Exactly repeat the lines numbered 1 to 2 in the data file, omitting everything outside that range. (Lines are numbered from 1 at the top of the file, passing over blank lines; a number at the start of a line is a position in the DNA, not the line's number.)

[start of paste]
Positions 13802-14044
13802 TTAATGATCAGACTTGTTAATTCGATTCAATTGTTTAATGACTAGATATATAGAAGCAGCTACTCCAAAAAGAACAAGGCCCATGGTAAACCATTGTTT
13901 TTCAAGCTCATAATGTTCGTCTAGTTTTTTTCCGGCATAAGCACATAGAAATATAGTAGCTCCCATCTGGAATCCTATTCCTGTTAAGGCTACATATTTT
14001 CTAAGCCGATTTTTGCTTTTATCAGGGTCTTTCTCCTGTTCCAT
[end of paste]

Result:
Positions 13802-14044
13802 TTAATGATCAGACTTGTTAATTCGATTCAATTGTTTAATGACTAGATATATAGAAGCAGCTACTCCAAAAAGAACAAGGCCCATGGTAAACCATTGTTT